Free-radical Theory of Aging

free radicals

antioxidant

The free radical theory of aging states that organisms age because cells accumulate free radical damage over time. A free radical is a molecule with an unpaired electron. The molecule is reactive and seeks another electron to pair. This initiates an uncontrolled chain reaction that can damage the natural function of the living cell, causing various diseases. While a few free radicals such as melanin are not chemically reactive, most biologically-relevant free radicals are highly reactive.

For most biological structures, free radical damage is closely associated with oxidative damage. Antioxidants are reducing agents, they limit oxidative damage to biological structures by donating an electron to free radicals. Biogerontologist Denham Harman first proposed the free radical theory of aging in the 1950s, and in the 1970s extended the idea to implicate mitochondrial production of reactive oxygen species.

In some model organisms, such as yeast and Drosophila (fruit fly), there is evidence that reducing oxidative damage can extend lifespan. In mice, interventions that enhance oxidative damage generally shorten lifespan. However, in roundworms, blocking the production of the naturally occurring antioxidant superoxide dismutase has recently been shown to increase lifespan. Whether reducing oxidative damage below normal levels is sufficient to extend lifespan remains an open and controversial question.

When the free radical theory of aging was first proposed the prevailing scientific opinion held that free radicals were too unstable to exist in biological systems. This was also before anyone invoked free radicals as a cause of degenerative diseases. Two sources inspired Harman: 1) the rate of living theory, which holds that lifespan is an inverse function of metabolic rate which in turn is proportional to oxygen consumption, and 2) Argentine biologist Rebbeca Gershman’s observation that hyperbaric (high pressure) oxygen toxicity and radiation toxicity could be explained by the same underlying phenomenon: oxygen free radicals. Noting that radiation causes ‘mutation, cancer and aging,’ Harman argued that oxygen free radicals produced during normal respiration would cause cumulative damage which would eventually lead to organismal loss of functionality, and ultimately death.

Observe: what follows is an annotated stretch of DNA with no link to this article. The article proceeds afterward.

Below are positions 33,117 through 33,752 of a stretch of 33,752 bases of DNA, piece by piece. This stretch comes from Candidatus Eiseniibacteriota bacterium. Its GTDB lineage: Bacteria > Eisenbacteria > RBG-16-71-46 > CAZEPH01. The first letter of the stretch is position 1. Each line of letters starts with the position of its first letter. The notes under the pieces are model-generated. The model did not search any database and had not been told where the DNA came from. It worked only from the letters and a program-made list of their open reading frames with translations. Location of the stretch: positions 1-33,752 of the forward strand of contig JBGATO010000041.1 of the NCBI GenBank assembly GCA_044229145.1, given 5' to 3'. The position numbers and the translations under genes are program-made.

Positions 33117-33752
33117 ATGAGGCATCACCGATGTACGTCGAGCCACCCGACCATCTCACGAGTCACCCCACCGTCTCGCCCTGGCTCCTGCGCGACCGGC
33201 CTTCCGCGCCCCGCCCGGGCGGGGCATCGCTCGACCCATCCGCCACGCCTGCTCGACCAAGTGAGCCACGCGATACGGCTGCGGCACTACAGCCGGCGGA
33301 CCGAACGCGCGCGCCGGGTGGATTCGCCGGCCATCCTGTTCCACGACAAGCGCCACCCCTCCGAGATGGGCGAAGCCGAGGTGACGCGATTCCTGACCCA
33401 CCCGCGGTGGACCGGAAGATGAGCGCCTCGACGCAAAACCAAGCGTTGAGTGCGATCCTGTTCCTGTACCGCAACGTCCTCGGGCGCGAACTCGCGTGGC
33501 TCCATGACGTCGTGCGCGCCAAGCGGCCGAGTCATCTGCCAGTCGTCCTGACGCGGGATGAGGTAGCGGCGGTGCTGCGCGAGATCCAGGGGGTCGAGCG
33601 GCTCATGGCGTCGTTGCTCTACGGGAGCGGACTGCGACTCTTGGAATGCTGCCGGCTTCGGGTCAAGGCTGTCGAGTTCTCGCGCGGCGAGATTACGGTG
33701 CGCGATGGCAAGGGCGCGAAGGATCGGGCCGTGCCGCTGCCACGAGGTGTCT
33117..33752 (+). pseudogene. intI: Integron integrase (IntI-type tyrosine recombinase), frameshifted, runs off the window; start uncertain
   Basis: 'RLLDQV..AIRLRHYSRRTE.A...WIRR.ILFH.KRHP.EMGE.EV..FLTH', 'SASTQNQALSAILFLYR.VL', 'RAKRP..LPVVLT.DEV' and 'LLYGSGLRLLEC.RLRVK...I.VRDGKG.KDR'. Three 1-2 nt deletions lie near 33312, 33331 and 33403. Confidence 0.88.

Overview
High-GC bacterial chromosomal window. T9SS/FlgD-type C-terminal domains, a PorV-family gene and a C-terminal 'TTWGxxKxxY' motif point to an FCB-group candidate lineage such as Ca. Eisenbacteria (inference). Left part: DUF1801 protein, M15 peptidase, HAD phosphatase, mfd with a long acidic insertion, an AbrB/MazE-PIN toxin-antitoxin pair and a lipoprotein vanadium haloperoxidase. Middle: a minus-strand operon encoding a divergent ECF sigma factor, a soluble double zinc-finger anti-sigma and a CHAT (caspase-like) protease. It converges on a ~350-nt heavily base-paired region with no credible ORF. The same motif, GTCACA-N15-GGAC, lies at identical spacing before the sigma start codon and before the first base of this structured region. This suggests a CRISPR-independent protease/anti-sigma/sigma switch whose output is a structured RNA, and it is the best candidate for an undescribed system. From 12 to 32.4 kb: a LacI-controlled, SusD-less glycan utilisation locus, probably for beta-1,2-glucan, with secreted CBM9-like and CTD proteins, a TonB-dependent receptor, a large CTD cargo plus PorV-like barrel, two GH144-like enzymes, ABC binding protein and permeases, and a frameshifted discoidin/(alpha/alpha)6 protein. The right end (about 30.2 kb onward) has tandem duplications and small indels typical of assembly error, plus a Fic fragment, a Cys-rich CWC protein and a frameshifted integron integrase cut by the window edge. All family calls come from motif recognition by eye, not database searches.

In later years, the free radical theory was expanded to include not only aging per se, but also age-related diseases. Free radical damage within cells has been linked to a range of disorders including cancer, arthritis, atherosclerosis, Alzheimer’s disease, and diabetes. There has been some evidence to suggest that free radicals and some reactive nitrogen species trigger and increase cell death mechanisms within the body such as apoptosis (cell self-destruction) and in extreme cases necrosis (cell death). In 1972, Harman modified his original theory to what became known as the ‘mitochondrial theory of aging.’ In its current form, this theory proposes that reactive oxygen species that are produced in the mitochondria, causes damage to certain macromolecules including lipids, proteins, and most importantly mitochondrial DNA. This damage then causes mutations which leads to an increase of ROS (reactive oxygen species, chemically reactive molecules containing oxygen) production and greatly enhances the accumulation of free radicals within cells. Since Harman first proposed the free radical theory of aging, there have been continual modifications and extensions.

Free radicals are atoms or molecules containing unpaired electrons. Electrons normally exist in pairs in specific orbitals in atoms or molecules. Free radicals, which contain only a single electron in such any orbital, are usually unstable toward losing or picking up an extra electron, so that all electrons in the atom or molecule will be paired. Damage occurs when the free radical encounters another molecule and seeks to find another electron to pair its unpaired electron. The free radical often pulls an electron off a neighboring molecule, causing the affected molecule to become a free radical itself. The new free radical can then pull an electron off the next molecule, and a chemical chain reaction of radical production occurs. The free radicals produced in such reactions often terminate by removing an electron from a molecule which becomes changed or cannot function without it, especially in biology. Such an event causes damage to the molecule, and thus to the cell that contains it (since the molecule often becomes dysfunctional).

The chain reaction caused by free radicals can lead to cross-linking of atomic structures. In cases where the free radical-induced chain reaction involves base pair molecules in a strand of DNA, the DNA can become cross-linked. DNA cross-linking can in turn lead to various effects of aging, especially cancer. Other cross-linking can occur between fat and protein molecules, which leads to wrinkles. Free radicals can oxidize LDL (low density lipoproteins, or ‘bad cholestero’l), and this is a key event in the formation of plaque in arteries, leading to heart disease and stroke. These examples are examples of how the free-radical theory of aging has been used to neatly ‘explain’ the origin of many chronic diseases.